If this was his idea of direct communication, Jim wasn't going to get anywhere. "Deal with what? I've told you where I stand here, Chief. And obviously you don't believe me."

"No, Jim, I don't think you believe you. You can't just ignore the facts."

"And what would those be?" Jim knew Blair was about to tell him once again he should be blaming him for Simmons' death. If this kept up, he just might.

"The fact that people are blaming you for having saved me over Officer Simmons. The fact that there's a lot of bad feelings at the Station because of me. The fact that I compounded those problems by accusing Carpenter of having shot at you."

Jim nodded. "I'm not denying any of those facts, Sandburg. I never said I was."

"Then why do you keep insisting these things aren't getting in the way, Jim?"

"Because they're not, Chief." Jim glanced at the street name they were approaching and made a left turn. "I told you why I pushed you out of the way the other day. I told you that it didn't matter what some of the jerks back at the Station might say, that they'd get over it. And yes, I've never denied your having mentioned your suspicions to Simon about Carpenter didn't cause more trouble." The apartment building they needed was to the right and Jim pulled in, parking in the first empty space he found. "And I believe I also said I wouldn't change anything I'd done." He put the truck in park and shut off the engine. "How you take that, and come up with me having lied to you, I have no clue."

"So what was that last night?"

"That was you not doing what you were told." He opened his door and got out, checking his pocket for the key to Ms. Perry's apartment.

"No, Jim, there was more there." Blair followed Jim up the stairs. "Admit it. Before you stopped, you were about to admit how you really felt. And I don't blame you, Jim. Hell, I'd be surprised if you didn't feel that way."

"Feel what way?"

"Guilty, Jim. Maybe wondering if you made the right choice."

Jim stopped outside the door he was looking for and turned to stare at Blair. "Sandburg, I have never lied to you. Not then, not now. I can't make you believe me, but I can't keep trying to convince you, either." He put the key in the lock and opened the door to Ms. Perry's apartment. "And I don't want to deal with this anymore if it's going to keep getting in the way here." He stepped inside and Blair followed. "I've got a sniper to find. You can either help me, or go back to the Station where it's safe and wait."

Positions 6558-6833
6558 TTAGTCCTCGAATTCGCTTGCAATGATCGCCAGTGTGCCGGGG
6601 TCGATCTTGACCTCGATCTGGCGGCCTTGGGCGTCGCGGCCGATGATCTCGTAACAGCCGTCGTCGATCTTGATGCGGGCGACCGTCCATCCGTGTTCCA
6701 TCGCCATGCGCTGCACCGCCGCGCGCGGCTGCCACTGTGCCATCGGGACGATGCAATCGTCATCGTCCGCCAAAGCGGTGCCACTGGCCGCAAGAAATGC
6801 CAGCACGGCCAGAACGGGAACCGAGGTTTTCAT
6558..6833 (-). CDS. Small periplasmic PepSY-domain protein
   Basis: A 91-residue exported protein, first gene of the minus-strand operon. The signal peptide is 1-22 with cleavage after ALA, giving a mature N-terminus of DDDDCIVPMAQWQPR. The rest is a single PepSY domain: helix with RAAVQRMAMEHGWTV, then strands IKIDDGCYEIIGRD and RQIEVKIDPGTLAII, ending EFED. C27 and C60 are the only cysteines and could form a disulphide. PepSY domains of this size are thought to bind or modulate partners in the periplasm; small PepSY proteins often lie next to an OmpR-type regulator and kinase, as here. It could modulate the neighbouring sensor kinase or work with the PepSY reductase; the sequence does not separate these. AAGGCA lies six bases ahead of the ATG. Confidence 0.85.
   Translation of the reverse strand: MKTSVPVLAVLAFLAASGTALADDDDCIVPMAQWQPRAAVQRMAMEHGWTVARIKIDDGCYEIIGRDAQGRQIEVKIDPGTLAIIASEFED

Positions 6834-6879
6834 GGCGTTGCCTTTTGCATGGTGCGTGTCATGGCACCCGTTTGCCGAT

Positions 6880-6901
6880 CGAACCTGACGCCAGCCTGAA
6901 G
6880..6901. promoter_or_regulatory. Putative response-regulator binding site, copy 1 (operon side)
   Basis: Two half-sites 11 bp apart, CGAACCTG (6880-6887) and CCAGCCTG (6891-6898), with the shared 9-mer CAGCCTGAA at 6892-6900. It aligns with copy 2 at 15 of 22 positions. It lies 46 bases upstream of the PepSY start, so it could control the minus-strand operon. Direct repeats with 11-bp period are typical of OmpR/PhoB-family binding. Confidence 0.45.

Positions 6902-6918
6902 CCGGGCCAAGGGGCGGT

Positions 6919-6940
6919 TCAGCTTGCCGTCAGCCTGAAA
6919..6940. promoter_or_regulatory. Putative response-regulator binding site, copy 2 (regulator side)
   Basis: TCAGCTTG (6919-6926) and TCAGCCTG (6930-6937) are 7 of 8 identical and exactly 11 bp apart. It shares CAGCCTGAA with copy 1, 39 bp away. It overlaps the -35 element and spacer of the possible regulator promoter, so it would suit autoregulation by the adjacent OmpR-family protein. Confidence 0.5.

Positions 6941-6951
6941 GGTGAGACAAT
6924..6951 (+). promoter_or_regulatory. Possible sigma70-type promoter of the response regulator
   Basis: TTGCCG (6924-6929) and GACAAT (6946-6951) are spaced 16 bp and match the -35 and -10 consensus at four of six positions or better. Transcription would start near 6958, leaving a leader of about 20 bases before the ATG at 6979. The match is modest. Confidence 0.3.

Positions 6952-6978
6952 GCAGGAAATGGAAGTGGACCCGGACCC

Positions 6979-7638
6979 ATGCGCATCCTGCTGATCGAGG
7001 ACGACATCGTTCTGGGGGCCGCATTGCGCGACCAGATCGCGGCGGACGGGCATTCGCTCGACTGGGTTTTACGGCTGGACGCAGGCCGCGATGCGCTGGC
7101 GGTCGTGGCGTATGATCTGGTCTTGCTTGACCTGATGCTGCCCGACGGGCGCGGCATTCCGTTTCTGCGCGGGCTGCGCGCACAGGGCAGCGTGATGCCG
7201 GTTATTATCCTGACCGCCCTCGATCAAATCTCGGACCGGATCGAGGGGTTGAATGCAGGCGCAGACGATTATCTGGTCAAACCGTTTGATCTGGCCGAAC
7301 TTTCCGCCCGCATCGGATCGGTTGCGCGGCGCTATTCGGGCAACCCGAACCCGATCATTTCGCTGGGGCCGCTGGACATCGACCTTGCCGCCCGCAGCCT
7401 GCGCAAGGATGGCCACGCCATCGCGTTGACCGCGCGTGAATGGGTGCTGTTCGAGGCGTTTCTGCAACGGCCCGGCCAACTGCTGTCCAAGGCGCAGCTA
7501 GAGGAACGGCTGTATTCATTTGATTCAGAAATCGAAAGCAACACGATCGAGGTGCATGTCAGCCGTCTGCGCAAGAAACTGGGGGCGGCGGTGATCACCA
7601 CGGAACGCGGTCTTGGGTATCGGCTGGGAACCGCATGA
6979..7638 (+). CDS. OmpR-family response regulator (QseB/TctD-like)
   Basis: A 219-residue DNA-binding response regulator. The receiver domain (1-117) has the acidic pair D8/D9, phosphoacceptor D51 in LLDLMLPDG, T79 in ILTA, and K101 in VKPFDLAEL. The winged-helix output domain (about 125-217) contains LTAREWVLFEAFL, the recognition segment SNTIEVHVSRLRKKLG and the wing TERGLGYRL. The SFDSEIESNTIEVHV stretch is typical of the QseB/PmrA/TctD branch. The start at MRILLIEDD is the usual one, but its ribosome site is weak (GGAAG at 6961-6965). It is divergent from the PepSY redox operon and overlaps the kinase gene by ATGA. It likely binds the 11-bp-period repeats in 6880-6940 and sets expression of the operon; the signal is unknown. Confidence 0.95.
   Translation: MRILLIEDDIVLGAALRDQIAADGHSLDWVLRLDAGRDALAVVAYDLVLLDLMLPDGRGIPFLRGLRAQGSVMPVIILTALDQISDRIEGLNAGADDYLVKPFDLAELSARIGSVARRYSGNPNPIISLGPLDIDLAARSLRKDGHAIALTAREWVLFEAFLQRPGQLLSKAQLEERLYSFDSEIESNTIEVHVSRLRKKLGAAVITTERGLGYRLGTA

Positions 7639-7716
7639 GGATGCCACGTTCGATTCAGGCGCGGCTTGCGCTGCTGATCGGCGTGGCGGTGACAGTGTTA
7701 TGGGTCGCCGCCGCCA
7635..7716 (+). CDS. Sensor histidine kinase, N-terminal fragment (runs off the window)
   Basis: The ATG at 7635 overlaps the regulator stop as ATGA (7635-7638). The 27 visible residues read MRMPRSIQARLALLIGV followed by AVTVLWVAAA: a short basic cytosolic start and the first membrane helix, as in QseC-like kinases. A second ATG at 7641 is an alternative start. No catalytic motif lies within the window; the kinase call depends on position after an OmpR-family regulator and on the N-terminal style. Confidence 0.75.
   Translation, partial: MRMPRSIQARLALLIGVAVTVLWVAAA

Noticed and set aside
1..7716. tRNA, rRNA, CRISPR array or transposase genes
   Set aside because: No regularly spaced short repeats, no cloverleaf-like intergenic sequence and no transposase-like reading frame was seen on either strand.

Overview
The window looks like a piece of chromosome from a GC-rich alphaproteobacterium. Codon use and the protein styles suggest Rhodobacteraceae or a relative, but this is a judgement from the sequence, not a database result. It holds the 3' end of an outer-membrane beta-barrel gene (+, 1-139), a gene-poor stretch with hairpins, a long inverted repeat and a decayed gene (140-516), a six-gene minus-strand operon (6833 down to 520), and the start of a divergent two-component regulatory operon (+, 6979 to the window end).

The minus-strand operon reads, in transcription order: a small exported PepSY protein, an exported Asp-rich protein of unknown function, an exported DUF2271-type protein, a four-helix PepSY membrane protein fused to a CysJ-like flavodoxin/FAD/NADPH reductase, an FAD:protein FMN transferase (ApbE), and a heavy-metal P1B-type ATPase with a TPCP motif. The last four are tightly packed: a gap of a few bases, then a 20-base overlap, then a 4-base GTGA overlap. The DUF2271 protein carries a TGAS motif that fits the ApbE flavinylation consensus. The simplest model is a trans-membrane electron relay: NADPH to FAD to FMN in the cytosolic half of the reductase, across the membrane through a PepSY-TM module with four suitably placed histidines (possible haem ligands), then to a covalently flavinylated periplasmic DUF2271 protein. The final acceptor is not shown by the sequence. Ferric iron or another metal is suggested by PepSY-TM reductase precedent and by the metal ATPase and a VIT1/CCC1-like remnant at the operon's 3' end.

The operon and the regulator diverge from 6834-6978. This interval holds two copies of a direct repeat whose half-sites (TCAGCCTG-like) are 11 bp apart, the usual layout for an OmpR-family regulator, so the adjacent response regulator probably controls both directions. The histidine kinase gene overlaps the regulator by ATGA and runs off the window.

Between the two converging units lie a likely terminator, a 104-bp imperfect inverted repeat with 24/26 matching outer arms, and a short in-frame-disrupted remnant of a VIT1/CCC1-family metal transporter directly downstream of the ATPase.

Blair shot him a dirty look, but said nothing. They took a few steps into the apartment and Blair looked around. "So, what do we look for?"

"Anything and everything, Chief." Jim found a desk and sat down, opening each drawer. Blair went down the one short hallway and disappeared into a room.

Three hours later, they were no closer to finding Steve Perry than they had been when they started. Her life seemed devoted to her former career in the army, and her lover, Janet Simmons. The next logical move was to talk to Janet's partner, Karen.

They drove across town in silence and Jim thought about the previous night. Sometimes Blair just refused to see how serious a situation was, or could have become. Only this time, instead of understanding why Jim was upset, and apologizing for having gone out and scared him like that, he'd gone completely ballistic about a subject Jim thought long taken care of. Trust. What it seemed to be boiling down to, was Blair not trusting Jim. Not the other way around. How much more did they have to go through, for Jim to prove his position? He'd trusted Blair with his life on more than one occasion, and wouldn't hesitate to do so again. And still, when things got tough, Blair assumed the worst. Expected it, even.

He must think I'm no better than the rest of them. What more proof did Blair need that Jim wasn't going to dump him when things got sticky? Twice Jim considered pulling over and hashing it all out once and for all. But he couldn't. They had a shooter to find, before she found one of them.

Karen Blake's apartment was the same size and price-range as Steve's. Jim led the way to the door, ignoring a voice inside that told him to make Blair stay in the truck. That would just add fuel to his neurotic fire. Karen was home as he expected, on leave pending an internal investigation.

"Detective." She squinted against the sun, looking from Jim to Blair as she stood in the doorway. "I suppose I was expecting you sooner or later. Come in."

Jim entered first, scanning the room out of habit to make sure Karen was alone. "Blake, I'm going to have to ask you a few questions."

"Of course. Probably all the same ones Captain Banks already asked." She crossed the room and sat on the couch, pointing to the chairs opposite her. "Please."

Jim sat down, then Blair reluctantly moved to the other chair and sat. Maybe whatever came of this would prove something to him.

"You know about Steve Perry disappearing?" Jim got right to the point.

Karen nodded. "Yes, I'd heard. And no, I don't know where she is or might be. No, I don't know if she had any family in Cascade. Yes, she and Janet were lovers for some time. No, her parents had no idea, and never met Steve." Karen shot a look at Blair. "And yes, I believe she wants to kill one of you."

That was definitely to the point. "Why?" Jim leaned forward a little, trying to get Karen's eyes back to him. "What would she gain from that?"

"Revenge," Karen shrugged. "Justice, maybe."

"That's not justice, that's murder." Jim held her eyes, more in an attempt to keep her from looking at Blair again.

"Some might think otherwise." Her eyes pulled away from his and she looked at Blair again. "Some might wonder why a good cop had to die."

Jim felt his jaw tighten. "Janet was there defending innocent people against a sniper. That was her job, and she died performing that job."